Johan Norberg: Oh, certainly. He's a great influence. And in many ways I'm thinking of this book as an attempt to update his insights into the battles that we're facing today, when it comes to the open society and free markets. And the quote that I'm thinking of there. And what I use there is the insight of how many of our attempts are discontent with living in an open world and open society comes from instincts and attitudes that were developed in another situation in small-scale societies. Where we often only cooperated with kin and within the tribe. And as I tried to update his insight, if you're thinking about the homo sapiens over the last 300,000 years as just 24 hours, well, then these past 200 years where almost everything happened. Modern industrialized civilization, where we reduced extreme poverty from 90% to 9%, increased life expectancy from 30 years to 72 years, that is just the last minute of those 24 hours.
And that's an astonishing minute. It's the minute that we should be all grateful for it, because that's the reason why we couldn't lead the kind of lives in this kind of way. So more better health, wealth opportunities than ever before. It comes from that one minute, but our instincts and our attitudes do not come from that minute. They were developed over the past 86,400 seconds, not those past 60 seconds. So we have all those fears of, for example, trading exchanging with strangers. We have developed many instincts in a zero sum game because when someone got rich in the previous 86,400 seconds, it was often because they stole it from you. They were raiders or free riders, because few people live to see economic growth, innovation over their own lifetime.
So they had to be suspicious of other groups and of the rich, of the 1% and so on. And we still carry those fears and those attitudes and instincts today, which is a shame because now we've developed a situation where for the first time in free-market societies with rule of law, you can only get rich by enriching others. So those same instincts that use to protect us against being exploited are now being used to attack those who are enriching society and ourselves every day.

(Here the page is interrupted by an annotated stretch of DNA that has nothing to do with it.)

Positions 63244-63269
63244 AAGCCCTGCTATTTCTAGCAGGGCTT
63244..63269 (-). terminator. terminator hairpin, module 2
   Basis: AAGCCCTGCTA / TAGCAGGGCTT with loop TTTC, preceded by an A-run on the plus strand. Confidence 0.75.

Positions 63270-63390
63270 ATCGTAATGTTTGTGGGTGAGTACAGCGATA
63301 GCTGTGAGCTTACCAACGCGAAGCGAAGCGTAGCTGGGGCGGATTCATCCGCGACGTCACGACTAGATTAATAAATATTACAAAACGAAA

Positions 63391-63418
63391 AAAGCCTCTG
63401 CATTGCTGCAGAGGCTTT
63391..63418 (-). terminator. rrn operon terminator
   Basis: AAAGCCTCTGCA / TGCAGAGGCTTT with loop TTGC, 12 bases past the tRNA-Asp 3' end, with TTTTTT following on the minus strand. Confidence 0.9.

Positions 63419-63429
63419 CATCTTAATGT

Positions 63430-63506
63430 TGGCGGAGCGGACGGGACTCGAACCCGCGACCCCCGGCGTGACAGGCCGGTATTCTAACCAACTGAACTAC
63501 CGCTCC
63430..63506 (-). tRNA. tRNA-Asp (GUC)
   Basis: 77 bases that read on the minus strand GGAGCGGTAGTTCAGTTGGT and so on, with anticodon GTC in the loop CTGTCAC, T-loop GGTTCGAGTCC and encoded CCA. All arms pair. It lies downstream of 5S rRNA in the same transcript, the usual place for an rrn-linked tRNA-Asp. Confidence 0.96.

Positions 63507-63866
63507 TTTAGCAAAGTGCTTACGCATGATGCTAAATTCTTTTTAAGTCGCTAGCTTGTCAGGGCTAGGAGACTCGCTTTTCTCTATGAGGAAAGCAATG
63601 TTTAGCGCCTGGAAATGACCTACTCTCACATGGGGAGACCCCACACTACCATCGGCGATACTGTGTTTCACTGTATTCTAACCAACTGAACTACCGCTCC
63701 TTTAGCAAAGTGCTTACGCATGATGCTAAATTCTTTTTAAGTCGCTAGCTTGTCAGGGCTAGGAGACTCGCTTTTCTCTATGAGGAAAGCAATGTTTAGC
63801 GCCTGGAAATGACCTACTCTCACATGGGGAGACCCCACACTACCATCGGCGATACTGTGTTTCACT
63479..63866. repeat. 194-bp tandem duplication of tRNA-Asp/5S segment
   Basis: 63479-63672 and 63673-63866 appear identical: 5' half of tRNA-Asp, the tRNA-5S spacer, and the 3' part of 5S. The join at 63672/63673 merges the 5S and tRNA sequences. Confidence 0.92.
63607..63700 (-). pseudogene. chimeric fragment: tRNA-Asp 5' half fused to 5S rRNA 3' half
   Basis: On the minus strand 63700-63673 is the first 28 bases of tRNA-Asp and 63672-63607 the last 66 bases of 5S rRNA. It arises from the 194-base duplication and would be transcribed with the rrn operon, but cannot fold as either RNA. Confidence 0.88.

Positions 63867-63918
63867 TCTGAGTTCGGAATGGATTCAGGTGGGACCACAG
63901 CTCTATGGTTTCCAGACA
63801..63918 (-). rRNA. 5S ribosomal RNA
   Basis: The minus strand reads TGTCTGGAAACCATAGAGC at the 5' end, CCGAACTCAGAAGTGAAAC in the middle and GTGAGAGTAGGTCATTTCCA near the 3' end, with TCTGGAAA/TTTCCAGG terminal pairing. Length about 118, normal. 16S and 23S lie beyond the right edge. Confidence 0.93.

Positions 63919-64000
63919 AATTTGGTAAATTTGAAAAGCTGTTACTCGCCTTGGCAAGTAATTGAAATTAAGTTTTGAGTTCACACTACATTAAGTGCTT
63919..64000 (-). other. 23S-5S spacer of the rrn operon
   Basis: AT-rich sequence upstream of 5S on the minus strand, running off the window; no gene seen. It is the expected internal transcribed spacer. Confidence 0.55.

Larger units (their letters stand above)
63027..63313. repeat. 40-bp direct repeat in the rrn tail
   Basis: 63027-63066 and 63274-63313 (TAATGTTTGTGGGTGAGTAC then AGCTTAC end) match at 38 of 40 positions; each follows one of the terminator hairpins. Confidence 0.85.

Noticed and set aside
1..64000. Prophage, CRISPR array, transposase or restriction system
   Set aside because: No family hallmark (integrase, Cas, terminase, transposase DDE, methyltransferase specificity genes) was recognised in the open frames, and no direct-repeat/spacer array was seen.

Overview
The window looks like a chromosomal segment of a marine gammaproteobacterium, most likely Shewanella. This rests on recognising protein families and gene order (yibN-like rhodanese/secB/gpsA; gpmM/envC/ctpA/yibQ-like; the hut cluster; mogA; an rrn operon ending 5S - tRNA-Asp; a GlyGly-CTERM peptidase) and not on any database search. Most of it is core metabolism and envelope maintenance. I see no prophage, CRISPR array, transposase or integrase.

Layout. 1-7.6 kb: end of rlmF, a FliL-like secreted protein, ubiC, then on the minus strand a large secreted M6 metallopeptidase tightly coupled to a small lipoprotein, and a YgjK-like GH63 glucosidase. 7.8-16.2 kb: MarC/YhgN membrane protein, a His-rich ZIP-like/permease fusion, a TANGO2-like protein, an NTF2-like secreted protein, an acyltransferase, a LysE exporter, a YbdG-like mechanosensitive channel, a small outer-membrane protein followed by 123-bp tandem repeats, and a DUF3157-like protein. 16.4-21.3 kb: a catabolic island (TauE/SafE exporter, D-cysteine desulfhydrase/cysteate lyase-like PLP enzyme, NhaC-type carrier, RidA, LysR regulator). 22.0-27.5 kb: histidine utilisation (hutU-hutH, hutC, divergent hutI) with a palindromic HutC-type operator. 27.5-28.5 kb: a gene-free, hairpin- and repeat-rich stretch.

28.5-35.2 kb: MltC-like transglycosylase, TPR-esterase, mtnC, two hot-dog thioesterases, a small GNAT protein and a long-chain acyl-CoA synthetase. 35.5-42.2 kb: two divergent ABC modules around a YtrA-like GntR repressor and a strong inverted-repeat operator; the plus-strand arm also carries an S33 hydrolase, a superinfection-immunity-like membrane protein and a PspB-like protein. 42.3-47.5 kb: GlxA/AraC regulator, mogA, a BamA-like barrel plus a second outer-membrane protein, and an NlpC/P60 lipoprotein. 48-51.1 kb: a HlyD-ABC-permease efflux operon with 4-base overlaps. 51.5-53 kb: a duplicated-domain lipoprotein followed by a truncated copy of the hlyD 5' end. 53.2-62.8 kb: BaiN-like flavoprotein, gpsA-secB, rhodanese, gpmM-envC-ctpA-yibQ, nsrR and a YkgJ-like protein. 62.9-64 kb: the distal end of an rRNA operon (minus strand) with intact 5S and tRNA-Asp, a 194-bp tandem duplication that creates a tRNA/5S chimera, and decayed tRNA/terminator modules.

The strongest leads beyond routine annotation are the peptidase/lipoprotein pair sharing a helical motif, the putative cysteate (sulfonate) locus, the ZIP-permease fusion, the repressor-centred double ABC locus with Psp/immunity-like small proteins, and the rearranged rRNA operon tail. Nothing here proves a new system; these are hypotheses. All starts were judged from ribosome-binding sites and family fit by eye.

Brian Anderson: Your view, I wonder about China. How do you see China emerging as a global power? That certainly in everybody's mind these days as a kind of rival to Western society, but yet at the same time, we have an enormous amount of exchange with China, including trade. I wonder how you see the potential conflict growing, how you see China evolving as a society. Will it become a more open society?
Johan Norberg: That is yet to be seen. And this is something that worries me a lot. What we have to keep in mind. And when I think that the Chinese Communist Party has to keep in mind is that China got rich and powerful now because it opened up. Because it opened up the economy and made it possible to experiment with foreign trade, with foreign investments, with entrepreneurship in the economy. If they don't understand that. And why would they, because we in the West don't understand that. If they assume, which many people do in the Western and China, that this was somehow a command and control model that created all this wealth, that is going to lead them into major difficulties in the future. That's not the case. It happened because of grassroots changes, secret privatization of land to go from starvation to the food surplus, village enterprises that worked in the informal sector.